BUFFALO, N.Y. (CN) – An Army veteran claims a science fiction novel and video game are based on real events from his Iraq war memoir, “House to House.”
David Bellavia claims defendant Henry Zhou’s book “Flesh and Iron” took the names, descriptions and experiences of real soldiers from his nonfiction book and used them in a book for a science fiction series, the “Warhammer 40,000 Novels.”
Sega and others then based the “Warhammer 40,000: Space Marine” video game on the infringing book, Bellavia claims in his May 21 federal lawsuit.
Bellavia, an infantryman, claims “Flesh and Iron” bears a “striking resemblance” to his memoir, published by the Free Press, a division of Simon & Schuster, in 2007.
Zhou’s book was published by The Black Library in 2010, and distributed in the United States by Simon & Schuster.
All of the publishers, including the Free Press, are named as defendants.
“Descriptions, characters, plot lines, names and events were taken directly from the original work,” Bellavia claims.
He wrote his memoir with John R. Bruning, a military and aviation historian. Bellavia says his 2006 contract with Simon & Schuster granted the publisher “the right to exercise or license certain subsidiary rights,” but those rights “did not include the right to publish derivative works.”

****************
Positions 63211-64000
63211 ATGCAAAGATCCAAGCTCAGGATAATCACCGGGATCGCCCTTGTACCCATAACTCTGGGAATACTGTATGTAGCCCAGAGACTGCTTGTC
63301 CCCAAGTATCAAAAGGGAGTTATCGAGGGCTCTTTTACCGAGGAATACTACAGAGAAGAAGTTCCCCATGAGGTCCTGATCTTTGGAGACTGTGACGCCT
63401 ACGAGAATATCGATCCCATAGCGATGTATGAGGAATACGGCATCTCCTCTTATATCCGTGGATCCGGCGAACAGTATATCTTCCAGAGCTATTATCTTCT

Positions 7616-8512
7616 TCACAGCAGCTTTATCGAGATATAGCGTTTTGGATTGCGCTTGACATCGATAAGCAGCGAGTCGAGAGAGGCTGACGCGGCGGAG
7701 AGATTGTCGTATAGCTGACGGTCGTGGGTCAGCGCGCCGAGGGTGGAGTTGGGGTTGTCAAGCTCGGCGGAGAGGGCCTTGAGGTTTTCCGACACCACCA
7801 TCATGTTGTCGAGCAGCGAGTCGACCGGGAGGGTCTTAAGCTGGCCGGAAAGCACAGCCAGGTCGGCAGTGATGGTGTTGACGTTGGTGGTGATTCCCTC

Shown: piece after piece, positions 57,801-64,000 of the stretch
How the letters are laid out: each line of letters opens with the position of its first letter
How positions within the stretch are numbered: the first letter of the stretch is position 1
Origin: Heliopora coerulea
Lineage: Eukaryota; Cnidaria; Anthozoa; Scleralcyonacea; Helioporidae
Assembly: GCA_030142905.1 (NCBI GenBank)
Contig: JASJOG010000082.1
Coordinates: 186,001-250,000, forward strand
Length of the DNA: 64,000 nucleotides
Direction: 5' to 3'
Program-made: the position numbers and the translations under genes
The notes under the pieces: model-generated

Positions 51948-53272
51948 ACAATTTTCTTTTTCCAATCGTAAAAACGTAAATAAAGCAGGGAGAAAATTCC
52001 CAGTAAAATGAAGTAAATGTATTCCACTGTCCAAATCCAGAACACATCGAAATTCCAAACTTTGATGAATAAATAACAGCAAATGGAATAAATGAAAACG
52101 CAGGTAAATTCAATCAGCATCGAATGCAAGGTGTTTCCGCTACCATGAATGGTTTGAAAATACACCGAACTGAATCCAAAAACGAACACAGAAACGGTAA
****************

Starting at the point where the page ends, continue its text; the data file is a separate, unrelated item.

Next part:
He accuses the publishing giant of fraud, breach of faith, breach of contract and other offenses.
“Simon & Schuster, and its division, Free Press, are internationally well-known for their superior expertise and knowledge in publishing literary works for authors around the world,” the complaint states. “As a result, Simon & Schuster has a great degree of bargaining power when entering into publishing agreements with authors seeking to publish their first work.”
Bellavia says Simon & Schuster failed to protect his work from misappropriation, and profited from the infringing piece of fiction.
Named as defendants are Zou, Simon & Schuster, Free Press, Games Workshop PLC, Games Workshop Ltd., The Black Library, Relic Entertainment, and Sega of America.
He claims that the defendants “deceived reasonable consumers into believing that the stories told in the infringing works are fictional and created by Zou, when the stories are actually descriptions of real war-time experiences of U.S. Army veterans, some of whom died or were wounded while serving their country.”
Bellavia won a Silver Star for his actions during some of the most intense fighting in the Iraq War, according to his biography page on Simon & Schuster’s website.
He demands destruction of the infringing works, an accounting and injunction, and punitive damages for copyright violations, aiding and abetting, fraud, breach of contract, breach of faith, deceptive trade, and tortious interference with contract.
He is represented by Ryan Gellman with Colucci & Gallaher, of Buffalo.
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